Postcard from…Jeju

The dredging barge; photo by Alpha NewberryThe Samsung-owned dredging barge arrived in Gangjeong on June 20 to deliver blocks of concrete for a controversial South Korean naval base. Gangjeong sits on the south side of Jeju Island, the only place in the world to receive “triple crown status” from UNESCO for its unique geography. The former Roh Moo Hyun government also designated Jeju as a “peace island” as a form of apology for a government-sponsored massacre that took place there in 1948. In May 2009, when South Korean government confirmed the decision to place a naval base on Jeju, an opposition movement immediately formed.

On June 20, Ganjeong leader Kang Dong Kyun along with Song Kang Ho, a retired member of the religious peace-building organization called The Frontiers, boarded a local fishing boat to demand that the dredging barge leave. The standoff became physical. As Kang and Song attempted to climb upon the barge, Samsung workers and South Korean naval officers ordered them to leave the vessel. In the ensuing conflict, the barge workers aggressively kicked Song in the head and stomach and violently attempted to remove him from the barge.

Villagers and activists, angered by this violence, confronted the police, the Korean naval personnel, and Samsung workers in a series of actions. In a phone interview, Captain Lee Eun-Guk of the Jeju naval base business committee said that Song fell on his own and that the South Korean navy was not responsible for any physical harm. He went on to say that Gangjeong resisters had instead inflicted physical harm on the workers aboard the ship.

“Samsung was blocked from pouring concrete today, so it was a success,” says Yune Pak, a member of The Frontiers.

Many Ganjeong villagers have been against the building of the base since its inception. Former Jeju Governor Kim Tae-hwan survived a recall vote over his plan to allow the base in early October 2009. The Jeju Elections Commission concluded that the vote was invalid after a turnout of only 11 percent of the 33 percent required. When newly elected Governor Woo Keun Min arrived in office, he again halted the construction. There were rumors in the Ganjeong that voters had been bribed to vote in favor of the base, while others said the ballot was confusing, that they’d voted for a base but not in their back yard. A final vote in Gangjeong, however, showed that 62 percent of eligible voters chose to accept the government proposal unless another location chose to house the base.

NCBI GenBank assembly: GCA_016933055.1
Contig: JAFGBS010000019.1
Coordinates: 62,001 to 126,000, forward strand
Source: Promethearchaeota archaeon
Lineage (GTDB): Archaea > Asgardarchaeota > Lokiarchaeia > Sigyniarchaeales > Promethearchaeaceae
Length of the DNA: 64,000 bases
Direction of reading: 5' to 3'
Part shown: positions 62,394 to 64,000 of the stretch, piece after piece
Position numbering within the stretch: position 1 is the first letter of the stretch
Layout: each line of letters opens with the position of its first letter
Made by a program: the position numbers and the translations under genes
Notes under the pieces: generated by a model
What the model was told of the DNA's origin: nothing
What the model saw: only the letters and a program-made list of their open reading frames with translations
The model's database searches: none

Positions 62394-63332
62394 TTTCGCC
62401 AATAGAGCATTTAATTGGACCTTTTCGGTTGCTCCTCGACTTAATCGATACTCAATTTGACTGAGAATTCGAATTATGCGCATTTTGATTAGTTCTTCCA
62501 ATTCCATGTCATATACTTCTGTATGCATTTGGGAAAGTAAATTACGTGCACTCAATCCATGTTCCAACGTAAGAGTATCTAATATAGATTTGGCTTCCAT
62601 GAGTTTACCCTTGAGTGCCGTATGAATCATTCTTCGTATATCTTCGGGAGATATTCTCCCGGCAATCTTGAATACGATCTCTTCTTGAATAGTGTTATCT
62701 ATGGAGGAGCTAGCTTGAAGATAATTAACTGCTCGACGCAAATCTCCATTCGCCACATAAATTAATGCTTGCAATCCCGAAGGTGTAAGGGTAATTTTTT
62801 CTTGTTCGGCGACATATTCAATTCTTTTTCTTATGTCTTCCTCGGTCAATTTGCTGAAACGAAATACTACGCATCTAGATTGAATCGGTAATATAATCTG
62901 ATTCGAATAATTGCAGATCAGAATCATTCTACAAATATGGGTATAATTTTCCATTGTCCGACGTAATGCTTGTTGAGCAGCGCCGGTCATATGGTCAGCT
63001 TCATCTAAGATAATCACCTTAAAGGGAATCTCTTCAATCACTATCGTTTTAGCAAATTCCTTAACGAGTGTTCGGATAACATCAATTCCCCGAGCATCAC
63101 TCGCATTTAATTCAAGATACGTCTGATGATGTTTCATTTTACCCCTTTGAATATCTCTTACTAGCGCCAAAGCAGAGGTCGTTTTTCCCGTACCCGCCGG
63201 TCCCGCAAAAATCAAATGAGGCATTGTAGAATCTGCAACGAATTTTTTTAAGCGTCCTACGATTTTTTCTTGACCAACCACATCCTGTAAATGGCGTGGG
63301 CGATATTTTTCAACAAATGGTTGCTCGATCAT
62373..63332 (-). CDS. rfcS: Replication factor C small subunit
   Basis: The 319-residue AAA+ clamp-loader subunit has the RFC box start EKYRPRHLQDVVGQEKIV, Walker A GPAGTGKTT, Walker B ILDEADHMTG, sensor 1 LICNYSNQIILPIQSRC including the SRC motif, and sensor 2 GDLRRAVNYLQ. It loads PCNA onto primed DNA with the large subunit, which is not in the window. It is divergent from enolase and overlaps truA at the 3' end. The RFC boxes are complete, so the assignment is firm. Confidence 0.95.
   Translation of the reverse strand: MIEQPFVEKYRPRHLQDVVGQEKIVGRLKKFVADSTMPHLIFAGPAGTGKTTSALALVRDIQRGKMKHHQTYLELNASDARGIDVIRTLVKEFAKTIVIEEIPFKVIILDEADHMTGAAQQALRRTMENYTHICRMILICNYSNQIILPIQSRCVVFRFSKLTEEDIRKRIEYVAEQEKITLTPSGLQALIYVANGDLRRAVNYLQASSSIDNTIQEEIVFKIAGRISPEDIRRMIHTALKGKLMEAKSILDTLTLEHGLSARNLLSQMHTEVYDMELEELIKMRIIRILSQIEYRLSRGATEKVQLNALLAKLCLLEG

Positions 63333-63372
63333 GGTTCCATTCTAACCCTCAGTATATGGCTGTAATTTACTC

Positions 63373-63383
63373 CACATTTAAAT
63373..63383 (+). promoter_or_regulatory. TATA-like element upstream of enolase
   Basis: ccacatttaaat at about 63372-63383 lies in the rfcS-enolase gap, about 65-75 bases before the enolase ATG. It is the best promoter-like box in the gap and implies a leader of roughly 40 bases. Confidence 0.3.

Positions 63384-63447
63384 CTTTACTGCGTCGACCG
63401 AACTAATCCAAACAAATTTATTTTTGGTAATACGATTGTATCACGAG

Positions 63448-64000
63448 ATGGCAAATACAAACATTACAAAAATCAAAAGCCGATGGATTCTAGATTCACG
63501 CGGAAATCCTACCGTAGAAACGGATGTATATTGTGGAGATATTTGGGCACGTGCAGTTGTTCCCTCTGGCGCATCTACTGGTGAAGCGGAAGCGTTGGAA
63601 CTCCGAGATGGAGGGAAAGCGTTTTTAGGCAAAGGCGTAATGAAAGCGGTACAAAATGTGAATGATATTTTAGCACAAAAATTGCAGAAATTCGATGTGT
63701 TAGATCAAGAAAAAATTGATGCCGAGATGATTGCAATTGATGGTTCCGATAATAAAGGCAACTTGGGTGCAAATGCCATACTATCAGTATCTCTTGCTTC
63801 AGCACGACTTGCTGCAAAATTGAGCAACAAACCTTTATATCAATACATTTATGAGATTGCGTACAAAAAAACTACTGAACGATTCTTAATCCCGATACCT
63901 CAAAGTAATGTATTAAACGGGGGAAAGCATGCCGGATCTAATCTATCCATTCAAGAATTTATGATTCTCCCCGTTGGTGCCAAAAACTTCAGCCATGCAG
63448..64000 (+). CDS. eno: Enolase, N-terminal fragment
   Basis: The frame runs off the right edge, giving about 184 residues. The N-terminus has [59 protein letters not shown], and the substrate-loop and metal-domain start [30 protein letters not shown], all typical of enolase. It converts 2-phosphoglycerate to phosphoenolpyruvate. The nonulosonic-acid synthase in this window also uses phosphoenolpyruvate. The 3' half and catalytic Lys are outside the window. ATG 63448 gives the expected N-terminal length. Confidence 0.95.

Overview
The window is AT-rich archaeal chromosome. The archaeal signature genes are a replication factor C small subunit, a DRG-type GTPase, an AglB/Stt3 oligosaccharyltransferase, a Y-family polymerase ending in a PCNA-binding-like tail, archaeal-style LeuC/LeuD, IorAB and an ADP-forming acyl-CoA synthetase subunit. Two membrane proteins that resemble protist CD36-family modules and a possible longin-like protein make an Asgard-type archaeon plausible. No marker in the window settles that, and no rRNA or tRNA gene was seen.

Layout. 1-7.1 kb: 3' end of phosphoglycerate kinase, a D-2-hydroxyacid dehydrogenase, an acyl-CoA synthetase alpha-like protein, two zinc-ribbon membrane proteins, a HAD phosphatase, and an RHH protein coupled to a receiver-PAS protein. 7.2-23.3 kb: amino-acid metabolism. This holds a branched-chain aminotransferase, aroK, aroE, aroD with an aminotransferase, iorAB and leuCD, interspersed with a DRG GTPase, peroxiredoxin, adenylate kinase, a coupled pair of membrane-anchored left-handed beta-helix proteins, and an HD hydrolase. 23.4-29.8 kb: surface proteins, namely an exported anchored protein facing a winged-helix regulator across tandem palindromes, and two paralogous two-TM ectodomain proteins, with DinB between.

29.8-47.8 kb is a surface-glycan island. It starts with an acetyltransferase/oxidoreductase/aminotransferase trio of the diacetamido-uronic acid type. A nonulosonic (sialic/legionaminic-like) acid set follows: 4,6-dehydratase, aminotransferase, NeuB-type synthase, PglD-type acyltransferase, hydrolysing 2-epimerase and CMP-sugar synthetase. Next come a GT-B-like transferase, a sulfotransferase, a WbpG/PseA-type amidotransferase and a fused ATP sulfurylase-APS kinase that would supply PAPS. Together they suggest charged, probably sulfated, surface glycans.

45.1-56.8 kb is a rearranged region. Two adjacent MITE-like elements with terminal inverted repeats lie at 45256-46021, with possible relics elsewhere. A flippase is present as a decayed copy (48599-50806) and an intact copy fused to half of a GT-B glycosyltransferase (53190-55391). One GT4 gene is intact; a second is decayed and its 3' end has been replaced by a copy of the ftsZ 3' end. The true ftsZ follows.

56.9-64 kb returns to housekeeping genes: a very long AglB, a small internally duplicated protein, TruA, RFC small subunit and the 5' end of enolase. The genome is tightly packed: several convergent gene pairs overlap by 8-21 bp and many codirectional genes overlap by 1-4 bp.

Jeju is in the center of Northeast Asia, giving the island a political and geographic advantage. To the east, the island faces Tsushima Island and the Japanese territory of Janggi, with the South Sea and East China Sea in between. To the west, Jeju faces Shanghai across the East China Sea. The South China Sea lies south of the island, while the mainland of South Korea lies to the north.

Bruce Gagnon, coordinator of the Global Network Against Weapons & Nuclear Power in Space, has visited the base site twice in support of the resisters. “It’s my contention, and this is shared by many other analysts, that the United States is massively expanding its military within this particular region in order to develop the military capability to be able to essentially hold China hostage if it wishes to. At the same time the United States is also now encircling Russia. It turns out that Russia has the world’s largest supply of natural gas. And so it’s all about who controls the energy resources of the world these days, at a time when we know that fossil fuels are declining.”

Responsible for bringing most of the international attention to Gangjeong is protester and artist Choi Sung Hee. She was arrested on May 17, 2011 while holding a banner that read “Touch not one flower, not one stone!” More than a month later, Choi sits in her prison cell restricted from media contact and allowed one ten-minute visit per day. A hearing held on June 10 accused the artist of obstructing the business of the construction company. Minbyun Lawyers for a Democratic Society, which has taken up her case, is arguing that simply holding a sign does not obstruct business.

Of the 1,900 Gangjeong residents, about half are opposed to the presence of the naval base, which is the proposed location for 20 destroyers equipped with the Aegis system of tracking and destroying missiles. According to South Korean Defense Minister Lee Sang-hee, “the time has come for the country to consider joining the U.S.-led global missile defense system in a strategic manner.”

Gangjeong protestor Koh Kwon Il said that U.S. pressure will largely determine whether the South Korean military goes ahead with construction of the base. But if and when the day does arrive when the South Korean military arrives in full force, he will not back down.

Nicole Erwin, a contributor to Foreign Policy In Focus, works as a journalist in Jeju.